LAKE BUENA VISTA, Fla. -- Joe Torre, Tony La Russa and Bobby Cox, baseball's winningest managers over the past four decades, were unanimously elected to the Hall of Fame on Monday by the expansion era committee.
All three won more than 2,000 games and were selected on all 16 ballots when the committee met Sunday ahead of baseball's winter meetings.
"Managing against them, you certainly learned things," said Torre, now an executive vice president for Major League Baseball. "I am honored to go into the Hall with these two guys."
The induction ceremony will be July 27 in Cooperstown, N.Y.
"They say when you're voted to the Hall of Fame your life changes," Cox said. "And it has. I've got goose bumps, and it's the greatest honor that we could ever have."
Torre became the fifth manager to win four World Series championships, leading the New York Yankees to titles in 1996 and from 1998 to 2000 -- beating Cox's Braves twice. After making only one trip to the playoffs in 14 seasons with the New York Mets, St. Louis and Atlanta, Torre guided the Yankees to the postseason in all 12 of his years in the Bronx with a cool, patient demeanor.
His popularity rankled owner George Steinbrenner, who didn't receive the necessary 75 percent of the vote for election in his second appearance on the ballot.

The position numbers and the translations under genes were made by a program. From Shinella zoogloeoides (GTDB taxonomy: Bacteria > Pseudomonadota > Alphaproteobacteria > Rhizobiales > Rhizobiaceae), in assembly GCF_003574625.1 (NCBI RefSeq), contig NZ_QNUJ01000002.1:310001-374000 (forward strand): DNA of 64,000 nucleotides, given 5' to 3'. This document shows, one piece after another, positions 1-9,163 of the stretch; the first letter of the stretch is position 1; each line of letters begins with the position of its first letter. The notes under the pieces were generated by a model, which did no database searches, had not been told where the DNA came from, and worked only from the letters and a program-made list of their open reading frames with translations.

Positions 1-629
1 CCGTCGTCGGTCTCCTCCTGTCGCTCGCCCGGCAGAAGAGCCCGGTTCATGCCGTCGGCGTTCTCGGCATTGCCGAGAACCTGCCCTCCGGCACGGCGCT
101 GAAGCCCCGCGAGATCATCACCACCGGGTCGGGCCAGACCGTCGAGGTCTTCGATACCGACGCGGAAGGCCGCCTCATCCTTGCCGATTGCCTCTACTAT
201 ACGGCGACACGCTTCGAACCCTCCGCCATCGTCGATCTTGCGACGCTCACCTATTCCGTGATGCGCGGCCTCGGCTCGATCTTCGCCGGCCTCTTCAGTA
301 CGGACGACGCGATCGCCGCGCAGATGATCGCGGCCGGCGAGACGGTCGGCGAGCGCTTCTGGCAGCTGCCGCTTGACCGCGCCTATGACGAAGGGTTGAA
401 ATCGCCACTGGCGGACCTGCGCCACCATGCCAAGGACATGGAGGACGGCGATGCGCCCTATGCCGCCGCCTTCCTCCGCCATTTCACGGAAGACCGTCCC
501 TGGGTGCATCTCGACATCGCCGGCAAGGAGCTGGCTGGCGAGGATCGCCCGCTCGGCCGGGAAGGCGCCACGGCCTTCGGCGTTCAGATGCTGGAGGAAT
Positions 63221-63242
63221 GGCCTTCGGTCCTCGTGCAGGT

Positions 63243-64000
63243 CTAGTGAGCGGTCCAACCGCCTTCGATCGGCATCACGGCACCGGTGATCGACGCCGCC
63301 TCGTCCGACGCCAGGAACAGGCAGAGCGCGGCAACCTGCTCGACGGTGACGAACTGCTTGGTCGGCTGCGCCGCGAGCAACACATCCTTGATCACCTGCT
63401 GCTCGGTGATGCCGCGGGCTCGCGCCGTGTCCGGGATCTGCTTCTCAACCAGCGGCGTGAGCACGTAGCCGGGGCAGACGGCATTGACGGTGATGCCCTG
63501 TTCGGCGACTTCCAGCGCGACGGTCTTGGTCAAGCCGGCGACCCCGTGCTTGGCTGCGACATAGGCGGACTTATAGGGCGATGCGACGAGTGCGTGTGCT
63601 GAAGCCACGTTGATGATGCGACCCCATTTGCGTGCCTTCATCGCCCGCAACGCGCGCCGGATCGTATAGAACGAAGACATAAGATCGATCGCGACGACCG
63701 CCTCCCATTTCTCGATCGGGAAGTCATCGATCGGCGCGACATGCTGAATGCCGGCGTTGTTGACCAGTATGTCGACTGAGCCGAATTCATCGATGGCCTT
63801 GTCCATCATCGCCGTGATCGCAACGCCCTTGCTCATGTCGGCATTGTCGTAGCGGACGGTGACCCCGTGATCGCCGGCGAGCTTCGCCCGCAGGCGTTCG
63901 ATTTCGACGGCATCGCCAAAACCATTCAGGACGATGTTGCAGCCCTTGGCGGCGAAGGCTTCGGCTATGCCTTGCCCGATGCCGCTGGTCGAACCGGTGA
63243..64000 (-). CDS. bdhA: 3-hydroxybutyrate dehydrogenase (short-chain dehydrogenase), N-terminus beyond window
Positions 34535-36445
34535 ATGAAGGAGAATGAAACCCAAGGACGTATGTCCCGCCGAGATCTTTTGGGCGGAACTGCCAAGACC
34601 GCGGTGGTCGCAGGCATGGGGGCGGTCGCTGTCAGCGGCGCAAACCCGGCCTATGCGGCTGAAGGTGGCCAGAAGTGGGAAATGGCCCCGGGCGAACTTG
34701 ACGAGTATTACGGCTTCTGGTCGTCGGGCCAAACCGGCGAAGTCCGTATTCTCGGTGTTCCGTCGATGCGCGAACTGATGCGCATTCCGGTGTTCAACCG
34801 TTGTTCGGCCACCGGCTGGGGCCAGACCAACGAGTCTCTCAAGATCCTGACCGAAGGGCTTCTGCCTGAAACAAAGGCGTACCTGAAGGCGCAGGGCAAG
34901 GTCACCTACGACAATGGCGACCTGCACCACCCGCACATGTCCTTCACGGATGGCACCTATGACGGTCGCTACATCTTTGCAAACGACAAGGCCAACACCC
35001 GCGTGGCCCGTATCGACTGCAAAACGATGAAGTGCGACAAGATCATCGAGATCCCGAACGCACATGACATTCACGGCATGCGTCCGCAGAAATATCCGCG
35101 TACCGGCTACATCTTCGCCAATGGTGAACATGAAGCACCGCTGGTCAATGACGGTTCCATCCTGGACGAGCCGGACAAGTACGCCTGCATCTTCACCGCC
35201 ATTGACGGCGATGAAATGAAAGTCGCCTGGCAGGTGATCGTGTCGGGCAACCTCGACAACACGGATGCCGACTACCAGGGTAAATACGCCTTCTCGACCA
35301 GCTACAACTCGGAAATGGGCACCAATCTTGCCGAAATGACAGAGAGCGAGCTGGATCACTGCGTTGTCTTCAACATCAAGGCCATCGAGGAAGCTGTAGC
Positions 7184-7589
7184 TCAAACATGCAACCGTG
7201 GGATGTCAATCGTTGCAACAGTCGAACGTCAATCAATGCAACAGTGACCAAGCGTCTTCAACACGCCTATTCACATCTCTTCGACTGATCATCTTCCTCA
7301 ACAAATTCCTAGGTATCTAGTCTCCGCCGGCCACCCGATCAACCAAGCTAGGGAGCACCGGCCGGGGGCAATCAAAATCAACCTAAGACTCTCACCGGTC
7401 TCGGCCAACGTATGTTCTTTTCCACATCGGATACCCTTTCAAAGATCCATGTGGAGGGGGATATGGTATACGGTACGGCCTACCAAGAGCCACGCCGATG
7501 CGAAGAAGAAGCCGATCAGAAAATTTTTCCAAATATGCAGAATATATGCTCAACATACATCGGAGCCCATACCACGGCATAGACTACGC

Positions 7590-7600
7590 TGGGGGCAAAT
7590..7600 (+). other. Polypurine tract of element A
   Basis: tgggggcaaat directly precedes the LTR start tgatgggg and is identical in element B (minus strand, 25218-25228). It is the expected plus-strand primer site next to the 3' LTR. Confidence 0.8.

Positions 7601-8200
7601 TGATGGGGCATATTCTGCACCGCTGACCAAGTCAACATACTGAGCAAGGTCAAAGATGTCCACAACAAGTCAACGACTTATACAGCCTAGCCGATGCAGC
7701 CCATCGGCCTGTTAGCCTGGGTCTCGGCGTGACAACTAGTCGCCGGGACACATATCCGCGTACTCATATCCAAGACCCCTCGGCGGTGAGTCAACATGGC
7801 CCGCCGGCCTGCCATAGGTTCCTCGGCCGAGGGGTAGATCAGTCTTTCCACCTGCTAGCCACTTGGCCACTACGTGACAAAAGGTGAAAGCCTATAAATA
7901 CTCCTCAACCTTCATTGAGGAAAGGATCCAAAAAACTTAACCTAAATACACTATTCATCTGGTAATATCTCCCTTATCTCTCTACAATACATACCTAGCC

"I think it is a mistake," Yankees president Randy Levine told ESPNNewYork.com. "I congratulate Joe Torre, Bobby Cox and Tony La Russa. All of them were thoroughly deserving, but I think there is no doubt that George Steinbrenner was one of the greatest figures in the history of the game. He, more than anybody, deserves to be in the Hall of Fame. I fully expect he will be one day."
Torre finished his career by leading the Los Angeles Dodgers to two NL West titles in three seasons, retiring after 2010 with a record of 2,326-1,997. He's the only manager to have more than 2,000 hits as a player -- he was the 1971 NL MVP -- and 2,000 wins in the dugout.
"Joe taught a lot of us about how to win the right way and lose the right way," La Russa said.
The strategy-savvy La Russa won World Series titles with Oakland in 1989 and St. Louis in 2006 and 2011, retiring days after the Cardinals beat the Texas Rangers in a seven-game thriller. Of the nine managers with three or more World Series titles, the other seven all have been inducted.
"It's a stunner," said La Russa, who revealed he'd like to join a club front office, "I miss the winning and losing. ... Some day I'll be with a team, I think. I'd like to be part of the competition again."
La Russa finished with the third most wins by a manager in a career that began with the Chicago White Sox in 1979 and ended with a record of 2,728-2,365.
Cox's managerial career began in 1978 with Atlanta, but he was fired after four seasons -- only one above .500. A four-year run with Toronto ended in 1985 with an AL East title, and Ted Turner lured him back to the Braves as the team's GM. Cox returned to the dugout in 1990, and following one losing season he went on one of the most successful regular-season runs by any skipper, leading the Braves to 14 straight division titles and a World Series championship in 1995.
He retired in 2010 fourth behind La Russa in career wins with a record of 2,504-2,001. Cigar-chomping and fiercely loyal to his players, Cox was ejected a major league record 159 times.